Source: (AP)
Reference:  Paulin Ngobobo, Congo's Virunga National Park
Blog:  <> (Per Google)

"The survival of these last remaining mountain gorillas should be one of
humanity's greatest priorities. Their future lies with a small number of
very brave rangers risking their lives with very little support from the
outside world."  Richard Leakey
nter  Offbeat    Travel    Education    Specials    Autos    I-Reports
Rebels kill, eat endangered
mountain gorillas
POSTED: 12:27 p.m. EST, January 17, 2007

Story Highlights€ 
Two silverbacks slaughtered; only 700 mountain gorillas remain in the world
€ Conservation group blames rebels loyal to a local warlord, Laurent Nkunda
€ "Karema" trusted humans enough to let them come within touching distance
€ "Remaining gorillas are extremely vulnerable -- the rebels are after the

DAKAR, Senegal (AP) -- Rebels in eastern Congo have killed and eaten two
silverback mountain gorillas, conservationists said Wednesday, sparking
fears more of the endangered animals may have been slaughtered in the
lawless region.

Mountain gorilla Mugeni, 15, cradles her 5-month-old son, BonAane, in a
nature park in Congo. Conservationists fear more gorillas will be
slaughtered for meat.

Only about 700 mountain gorillas remain in the world, 380 of them spread
across a range of volcanic mountains straddling the borders of Congo, Rwanda
and Uganda in Central Africa.

One dismembered gorilla corpse was found Tuesday in a pit latrine in Congo's
Virunga National Park, a few hundred meters (yards) from a park patrol post
at Bikenge that was abandoned because of rebel attacks, according to the
London-based Africa Conservation Fund.

Another silverback was killed in the same area January 5, said the group,
which based its report on conservationists in the field.

Warlord's men blamed for slaughtering the two gorillas

The conservation group blamed rebels loyal to a local warlord, Laurent
Nkunda, for the latest killing, and a local warden said rebels had also
killed the other gorilla for its meat. Nkunda is a renegade army soldier who
commands thousands of fighters in the vast country's east who have in recent
years assaulted major cities and clashed sporadically with government

Paulin Ngobobo, a senior warden at the park, described on his blog finding
the animal's remains.

"We've learned a lot: The gorilla had in fact been eaten for meat. His name
was Karema, another solitary silverback that had been born into a habituated
group -- meaning that he had grown to trust humans enough to let them come
to within touching distance," Ngobobo wrote.

"Above all, we learned that the remaining gorillas are extremely vulnerable
-- the rebels are after the meat, and it's not difficult for them to find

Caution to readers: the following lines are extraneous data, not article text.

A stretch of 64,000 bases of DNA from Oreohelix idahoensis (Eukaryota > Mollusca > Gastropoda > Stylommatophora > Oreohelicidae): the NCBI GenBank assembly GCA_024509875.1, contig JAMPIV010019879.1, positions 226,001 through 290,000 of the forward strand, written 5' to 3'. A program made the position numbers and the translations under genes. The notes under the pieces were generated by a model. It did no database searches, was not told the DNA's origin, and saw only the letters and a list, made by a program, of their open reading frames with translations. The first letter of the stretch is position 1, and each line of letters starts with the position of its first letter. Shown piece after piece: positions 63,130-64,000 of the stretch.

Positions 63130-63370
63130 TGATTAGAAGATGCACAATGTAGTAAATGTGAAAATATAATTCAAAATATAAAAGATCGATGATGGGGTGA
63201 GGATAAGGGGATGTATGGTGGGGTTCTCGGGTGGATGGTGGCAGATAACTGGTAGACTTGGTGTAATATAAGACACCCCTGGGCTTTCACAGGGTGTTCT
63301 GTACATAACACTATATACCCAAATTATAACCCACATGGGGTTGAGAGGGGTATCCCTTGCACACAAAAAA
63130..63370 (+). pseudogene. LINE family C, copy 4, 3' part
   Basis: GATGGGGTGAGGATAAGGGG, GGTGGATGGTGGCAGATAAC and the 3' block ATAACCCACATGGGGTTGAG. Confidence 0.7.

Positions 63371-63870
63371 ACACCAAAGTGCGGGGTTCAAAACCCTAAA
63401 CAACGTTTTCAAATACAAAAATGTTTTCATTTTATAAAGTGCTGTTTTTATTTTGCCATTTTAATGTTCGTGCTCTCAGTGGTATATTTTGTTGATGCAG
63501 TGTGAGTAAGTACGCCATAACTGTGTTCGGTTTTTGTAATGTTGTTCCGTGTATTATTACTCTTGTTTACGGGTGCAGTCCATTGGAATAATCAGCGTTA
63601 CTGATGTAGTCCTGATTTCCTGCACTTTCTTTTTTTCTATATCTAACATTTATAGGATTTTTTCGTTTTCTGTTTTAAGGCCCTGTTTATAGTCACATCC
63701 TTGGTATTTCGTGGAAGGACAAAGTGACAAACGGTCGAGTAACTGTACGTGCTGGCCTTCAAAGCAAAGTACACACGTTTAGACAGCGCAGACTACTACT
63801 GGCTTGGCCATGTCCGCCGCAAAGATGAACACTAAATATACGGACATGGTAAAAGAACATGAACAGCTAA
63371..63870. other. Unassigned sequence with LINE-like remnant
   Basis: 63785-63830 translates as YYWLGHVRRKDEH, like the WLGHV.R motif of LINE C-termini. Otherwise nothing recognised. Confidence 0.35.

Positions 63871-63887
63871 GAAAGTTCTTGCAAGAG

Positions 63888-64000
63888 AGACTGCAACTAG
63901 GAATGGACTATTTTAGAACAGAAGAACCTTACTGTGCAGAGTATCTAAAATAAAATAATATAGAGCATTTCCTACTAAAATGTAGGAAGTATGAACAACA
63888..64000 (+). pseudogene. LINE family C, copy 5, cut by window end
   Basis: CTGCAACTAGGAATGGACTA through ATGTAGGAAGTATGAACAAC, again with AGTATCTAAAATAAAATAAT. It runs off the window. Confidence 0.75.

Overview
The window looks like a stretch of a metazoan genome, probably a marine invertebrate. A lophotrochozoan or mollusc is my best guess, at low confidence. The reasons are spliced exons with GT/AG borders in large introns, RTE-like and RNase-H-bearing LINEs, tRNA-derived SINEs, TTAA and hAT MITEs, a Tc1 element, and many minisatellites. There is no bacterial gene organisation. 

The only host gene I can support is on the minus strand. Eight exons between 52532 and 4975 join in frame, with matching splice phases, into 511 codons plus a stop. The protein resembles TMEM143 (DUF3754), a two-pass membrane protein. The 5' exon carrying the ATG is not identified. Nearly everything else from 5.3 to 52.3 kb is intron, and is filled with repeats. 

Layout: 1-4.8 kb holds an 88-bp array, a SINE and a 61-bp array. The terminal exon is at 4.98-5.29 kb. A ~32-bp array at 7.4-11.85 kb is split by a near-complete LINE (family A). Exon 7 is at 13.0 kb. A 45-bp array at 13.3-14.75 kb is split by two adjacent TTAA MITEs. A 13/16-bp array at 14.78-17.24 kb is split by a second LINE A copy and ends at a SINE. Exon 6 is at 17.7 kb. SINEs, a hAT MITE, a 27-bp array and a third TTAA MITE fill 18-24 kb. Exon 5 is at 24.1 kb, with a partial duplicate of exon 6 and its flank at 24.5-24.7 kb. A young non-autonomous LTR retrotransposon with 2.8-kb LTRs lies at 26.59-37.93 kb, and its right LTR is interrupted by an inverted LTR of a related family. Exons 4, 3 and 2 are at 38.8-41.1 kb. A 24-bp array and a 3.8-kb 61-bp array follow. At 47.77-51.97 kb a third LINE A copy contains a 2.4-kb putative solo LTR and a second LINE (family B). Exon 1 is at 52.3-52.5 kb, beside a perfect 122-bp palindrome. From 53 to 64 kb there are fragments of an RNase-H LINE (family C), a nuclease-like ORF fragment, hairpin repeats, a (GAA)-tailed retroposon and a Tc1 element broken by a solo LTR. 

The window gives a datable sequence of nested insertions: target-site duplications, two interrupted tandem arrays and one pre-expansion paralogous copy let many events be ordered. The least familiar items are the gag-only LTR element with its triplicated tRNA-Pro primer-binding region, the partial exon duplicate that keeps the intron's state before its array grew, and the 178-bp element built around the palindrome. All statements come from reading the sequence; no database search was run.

and kill the few gorillas that remain," he said.

Ngobobo wrote on his blog that the first gorilla reported killed earlier
this month had been shot by rebels and also eaten.

"A local farmer was ordered to help the rebels collect the meat of the
gorilla," Ngobobo said. "He told them that the meat was dangerous to eat,
and immediately informed us of the incident."

22,000 hippos in Congo in 1998; 900 today

Robert Muir of the Frankfurt Zoological Society, who accompanied Ngobobo,
said: "We need to impress on Nkunda and his men that it is inexcusable to
destroy national and world heritage of such critical importance ... now that
we know that the slaughtered gorilla was eaten, the gorillas habituated for
tourism are at extreme risk -- and we are worried that more have been killed

The last remaining hippo populations in Congo are in Virunga and are also on
the verge of being wiped out. Conservationists have blamed rebels and
militias for slaughtering them, and say more than 400 were killed last year,
mostly for food. Only 900 hippos are left, a huge drop from the 22,000
reported there in 1998.

Park rangers put lives at risk

Virunga Park has been ravaged by poachers and deforestation for more than a
decade. The 1994 Rwandan genocide saw millions of refugees spill across the
border into Congo, marking the beginning of an era of unrest, lawlessness
and clashes between militias and myriad rebel groups.

Mineral-rich Congo, which held its first democratic elections in more than
four decades last year, is struggling to recover from a broader 1998-2002
war that drew in the armies of more than half a dozen African nations.

The job of protecting the country's parks falls on local rangers, and the
risks are high. In Virunga alone, some 97 rangers have died on duty since
1996, Africa Conservation Fund said.

On his blog, Ngobobo also describes being shot at and flogged by military
members, whom he and other rangers were trying to convince to stop cutting
down the forest.

Richard Leakey, a conservationist credited with helping end the slaughter of
elephants in Kenya during the 1980s, said: "The survival of these last
remaining mountain gorillas should be one of humanity's greatest priorities.
Their future lies with a small number of very brave rangers risking their
lives with very little support from the outside world."

Copyright 2007 The Associated Press. All rights reserved.This material may
not be published, broadcast, rewritten, or redistributed.
© 2007 Cable News Network LP, LLLP.
A Time Warner Company. All Rights Reserved.


Africa Conservation Fund

African Office :
Terry Harnwell (ms)
P.O. Box 105209, 
Msasani, Dar Es Salaam
Tel. +255 754 653881

UK Office :    Arend de Haas
(Director - Conservation)
African Conservation Foundation
P.O. Box 52068, 
London, SW2 9DA
United Kingdom 

South African Representative :
Kristina Gubic
Tel / Fax : +27 11 616-7521
Mobile: +27 83 651 7087

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